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UW-Madison musicians mentor area high-schoolers

March 17, 2011 By Sally Younger

Within the instrument-strewn classrooms of four regional high schools, University of Wisconsin–Madison musicians are inspiring the next generation of classical performers.

“My musical life has dealt with audiences almost exclusively from the bright side of the footlights,” says doctoral violinist Lauren Basney, “and to be offered the chance to share this music in another way is both exciting and challenging.”

In weekly rotations, Basney and 15 of her undergraduate and graduate peers from the UW–Madison School of Music impart to their students experience and a passion for enchanting chamber music.

The program is VIBES (Vital Instrumentation Big Ensemble Sound), and it was formed in 2008 by two UW–Madison music students committed to nurturing teenage players. Their vision triumphed at that year’s Arts Venture challenge on campus, and the School of Music has since trained and deployed volunteers to high schools in Middleton, New Glarus, Oregon and Sun Prairie, Wis.

With Renaissance origins and featuring masterworks from Bach to George Gershwin, chamber music has been described as a wordless conversation, balancing skill and coordination among a close group of performers.

“I don’t think many young musicians get this sort of opportunity,” says VIBES coach Jennifer Hedstrom, a collaborative-piano master’s student. “Chamber groups are very different from the large ensembles because of their intimate nature.”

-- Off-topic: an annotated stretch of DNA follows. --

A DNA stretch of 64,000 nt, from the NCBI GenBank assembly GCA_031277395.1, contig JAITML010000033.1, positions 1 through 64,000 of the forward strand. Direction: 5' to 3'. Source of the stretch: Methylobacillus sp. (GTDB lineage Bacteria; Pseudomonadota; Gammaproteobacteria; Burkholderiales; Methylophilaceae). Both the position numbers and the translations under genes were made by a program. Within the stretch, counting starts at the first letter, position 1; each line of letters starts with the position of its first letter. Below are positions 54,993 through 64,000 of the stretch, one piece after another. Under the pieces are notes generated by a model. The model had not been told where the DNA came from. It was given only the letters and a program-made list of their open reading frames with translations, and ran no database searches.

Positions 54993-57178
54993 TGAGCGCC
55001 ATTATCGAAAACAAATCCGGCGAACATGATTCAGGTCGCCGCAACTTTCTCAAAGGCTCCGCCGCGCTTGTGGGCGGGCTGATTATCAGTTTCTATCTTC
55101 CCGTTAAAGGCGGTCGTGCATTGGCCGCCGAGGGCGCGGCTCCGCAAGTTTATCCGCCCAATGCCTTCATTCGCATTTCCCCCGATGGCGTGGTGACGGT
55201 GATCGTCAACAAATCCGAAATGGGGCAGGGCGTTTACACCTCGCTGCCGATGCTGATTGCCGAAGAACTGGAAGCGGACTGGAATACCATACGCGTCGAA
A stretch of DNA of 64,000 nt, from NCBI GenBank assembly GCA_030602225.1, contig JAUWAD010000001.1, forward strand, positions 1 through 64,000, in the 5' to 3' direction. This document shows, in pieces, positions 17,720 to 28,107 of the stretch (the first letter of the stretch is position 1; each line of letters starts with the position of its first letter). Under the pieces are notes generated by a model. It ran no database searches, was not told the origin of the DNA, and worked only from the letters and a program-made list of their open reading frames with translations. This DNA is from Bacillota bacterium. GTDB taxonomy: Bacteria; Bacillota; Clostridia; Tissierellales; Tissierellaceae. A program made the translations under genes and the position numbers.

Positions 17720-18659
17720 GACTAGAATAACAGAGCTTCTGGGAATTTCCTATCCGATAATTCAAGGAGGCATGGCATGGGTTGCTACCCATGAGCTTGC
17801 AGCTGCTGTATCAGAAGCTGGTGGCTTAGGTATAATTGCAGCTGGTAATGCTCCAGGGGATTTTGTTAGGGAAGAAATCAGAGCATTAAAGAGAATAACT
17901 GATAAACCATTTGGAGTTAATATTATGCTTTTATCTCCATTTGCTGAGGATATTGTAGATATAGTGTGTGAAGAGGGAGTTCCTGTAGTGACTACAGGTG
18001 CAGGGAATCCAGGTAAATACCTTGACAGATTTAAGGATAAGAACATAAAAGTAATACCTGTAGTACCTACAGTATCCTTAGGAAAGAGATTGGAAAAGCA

The premise — that the mentored trios and quartets of students would infuse fresh skills and commitment into their larger school orchestras — continues to impress veteran music teachers.

“VIBES is a great way for the most motivated kids to get more coaching,” says Director Leyla Sanyer of Oregon High School, which has collaborated with the program for two years.

Moreover, weaving chamber instruction into the curriculum has enriched students’ classical experience within and beyond the classroom.

“More of my students are now showing an interest in attending concerts,” Sanyer says, “usually the Madison Symphony.”

Developing the individual abilities of young musicians invites volunteers to enhance their own mentoring skills.

“As a doctoral student at UW, I know that teaching others about the music that I love is in my future,” Basney says. “This is first-rate, hands-on experience in this field.”

She feels the personalities of her students at Middleton High School prove the highlight of her coaching experience.

“The kids are bright, respectful, engaged and absolutely hilarious, as well as talented,” she says.

Managing class time and selecting repertoire compels flexibility on the part of coaches, who marvel at the growth they observe within their chamber groups.

“Oftentimes in rehearsals I will separate parts, for example, having the cellist play the melody on her own,” pianist Hedstrom says of coaching in Oregon. “After making a suggestion to the cellist to change the shape of the melody, she will play it in a completely different manner. Not only is it amazing to see this change take place so immediately, it’s incredible to see the whole group react to that change.”

Sending coaches into other high schools remains a possibility, according to doctoral cellist Andrea Kleesattel, one of VIBES’ student managers. She notes, however, that the program values strength over expansion.

“If it seems that it would be good for the program to expand, we would be interested in contacting other schools,” Kleesattel says. “We’re planning to wrap up this year and then see what will be best for the future.”